On 19 October, two Royal Netherlands Air Force F-16s from Leeuwarden Air Base intercepted two Russian “Bear” Tu-95 bombers. The Russians penetrated Dutch airspace without making their identities known.
Air combat controllers of the Nieuw Milligen Air Operations Control Station subsequently ordered the Dutch F-16s to fly towards the Bears. Prior to their entry into Dutch airspace, Danish and British fighter aircraft had kept an eye on the Russian aircraft.
The F-16s intercepted the Russians at the edge of the airspace that the Netherlands is responsible for within NATO. The fighter aircraft continued to shadow the Bears until the Russian aircraft left the area by heading off towards British airspace north-west of Leeuwarden.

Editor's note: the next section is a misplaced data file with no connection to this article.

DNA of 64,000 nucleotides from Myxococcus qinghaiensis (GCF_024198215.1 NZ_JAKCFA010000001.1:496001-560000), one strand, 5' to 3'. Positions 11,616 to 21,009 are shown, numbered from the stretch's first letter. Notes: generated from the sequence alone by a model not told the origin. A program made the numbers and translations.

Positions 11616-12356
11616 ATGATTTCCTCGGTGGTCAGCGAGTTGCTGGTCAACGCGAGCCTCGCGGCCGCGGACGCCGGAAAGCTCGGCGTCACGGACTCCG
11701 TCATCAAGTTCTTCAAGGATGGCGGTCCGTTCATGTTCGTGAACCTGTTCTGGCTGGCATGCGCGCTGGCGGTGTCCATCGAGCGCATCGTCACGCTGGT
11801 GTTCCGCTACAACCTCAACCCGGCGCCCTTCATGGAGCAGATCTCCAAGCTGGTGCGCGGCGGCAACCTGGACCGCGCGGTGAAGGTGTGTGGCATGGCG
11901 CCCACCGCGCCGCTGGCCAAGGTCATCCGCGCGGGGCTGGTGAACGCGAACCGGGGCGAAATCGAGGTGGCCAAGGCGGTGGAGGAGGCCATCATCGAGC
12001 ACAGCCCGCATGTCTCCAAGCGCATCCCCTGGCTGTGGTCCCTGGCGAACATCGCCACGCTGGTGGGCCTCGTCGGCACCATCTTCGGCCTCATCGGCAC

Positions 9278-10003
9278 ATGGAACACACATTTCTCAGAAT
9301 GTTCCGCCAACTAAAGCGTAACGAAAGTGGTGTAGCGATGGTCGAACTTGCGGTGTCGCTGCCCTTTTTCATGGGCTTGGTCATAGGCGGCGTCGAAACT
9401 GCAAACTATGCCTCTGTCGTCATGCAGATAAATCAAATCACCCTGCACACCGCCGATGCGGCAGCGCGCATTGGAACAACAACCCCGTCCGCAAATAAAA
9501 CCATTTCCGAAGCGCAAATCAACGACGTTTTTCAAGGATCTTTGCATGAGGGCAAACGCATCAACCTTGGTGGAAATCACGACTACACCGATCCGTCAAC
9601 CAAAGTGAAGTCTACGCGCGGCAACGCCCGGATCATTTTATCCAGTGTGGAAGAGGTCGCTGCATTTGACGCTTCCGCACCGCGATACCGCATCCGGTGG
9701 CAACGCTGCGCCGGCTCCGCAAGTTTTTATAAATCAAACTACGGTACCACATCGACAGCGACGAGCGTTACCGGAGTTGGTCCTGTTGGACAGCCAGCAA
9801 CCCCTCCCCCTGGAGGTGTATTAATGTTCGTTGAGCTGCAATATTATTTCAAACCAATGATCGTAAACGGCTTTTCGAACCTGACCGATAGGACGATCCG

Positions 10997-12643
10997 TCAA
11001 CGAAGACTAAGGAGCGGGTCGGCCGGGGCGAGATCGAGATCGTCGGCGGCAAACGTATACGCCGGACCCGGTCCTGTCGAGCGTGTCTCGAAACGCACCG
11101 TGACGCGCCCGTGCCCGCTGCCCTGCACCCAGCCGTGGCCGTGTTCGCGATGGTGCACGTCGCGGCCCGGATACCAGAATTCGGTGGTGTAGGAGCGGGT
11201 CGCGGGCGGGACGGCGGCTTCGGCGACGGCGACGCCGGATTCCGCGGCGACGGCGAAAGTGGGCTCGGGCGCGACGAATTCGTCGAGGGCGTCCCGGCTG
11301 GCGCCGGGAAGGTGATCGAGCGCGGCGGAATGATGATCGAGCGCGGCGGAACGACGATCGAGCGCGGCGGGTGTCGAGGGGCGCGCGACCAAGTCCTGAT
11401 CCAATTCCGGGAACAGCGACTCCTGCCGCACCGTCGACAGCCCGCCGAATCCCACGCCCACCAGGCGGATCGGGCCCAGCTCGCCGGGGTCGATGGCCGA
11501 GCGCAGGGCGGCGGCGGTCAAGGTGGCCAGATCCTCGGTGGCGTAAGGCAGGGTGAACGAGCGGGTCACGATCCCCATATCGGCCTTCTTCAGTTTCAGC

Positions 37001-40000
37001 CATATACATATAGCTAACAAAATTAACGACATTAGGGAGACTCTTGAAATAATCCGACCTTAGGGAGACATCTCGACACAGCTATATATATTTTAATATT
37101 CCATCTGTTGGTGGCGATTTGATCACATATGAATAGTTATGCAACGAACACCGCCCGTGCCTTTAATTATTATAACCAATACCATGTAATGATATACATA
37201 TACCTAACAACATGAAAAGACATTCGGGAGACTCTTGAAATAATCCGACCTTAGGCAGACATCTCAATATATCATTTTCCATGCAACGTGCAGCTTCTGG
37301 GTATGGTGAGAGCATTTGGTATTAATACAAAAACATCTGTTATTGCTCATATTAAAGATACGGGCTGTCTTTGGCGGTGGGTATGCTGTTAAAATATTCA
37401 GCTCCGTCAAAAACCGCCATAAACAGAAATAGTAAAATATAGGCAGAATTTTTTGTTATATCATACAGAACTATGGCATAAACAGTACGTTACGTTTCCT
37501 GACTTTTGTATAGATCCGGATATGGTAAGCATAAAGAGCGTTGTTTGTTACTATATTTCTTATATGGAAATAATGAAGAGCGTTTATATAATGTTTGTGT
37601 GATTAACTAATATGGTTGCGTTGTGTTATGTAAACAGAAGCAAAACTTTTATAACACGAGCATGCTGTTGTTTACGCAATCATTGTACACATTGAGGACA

There, they were once again met by the Quick Reaction Alert (QRA) of the British Royal Air Force who monitored the rest of their journey.
Quick Reaction Alert
For the defence of the airspace over the Netherlands, F-16s are on standby for the Quick Reaction Alert (QRA) task 24 hours-a-day, 7 days-a-week. If an unidentified aircraft is reported in Dutch airspace, the F-16s are in the air within a few minutes to intercept the intruder.
Orders for intercepting an aircraft are issued by NATO and sent to the Nieuw Milligen Air Operations Control Station. This military air traffic control and air combat control centre alerts the F-16s on permanent standby and “talks” them to their objective.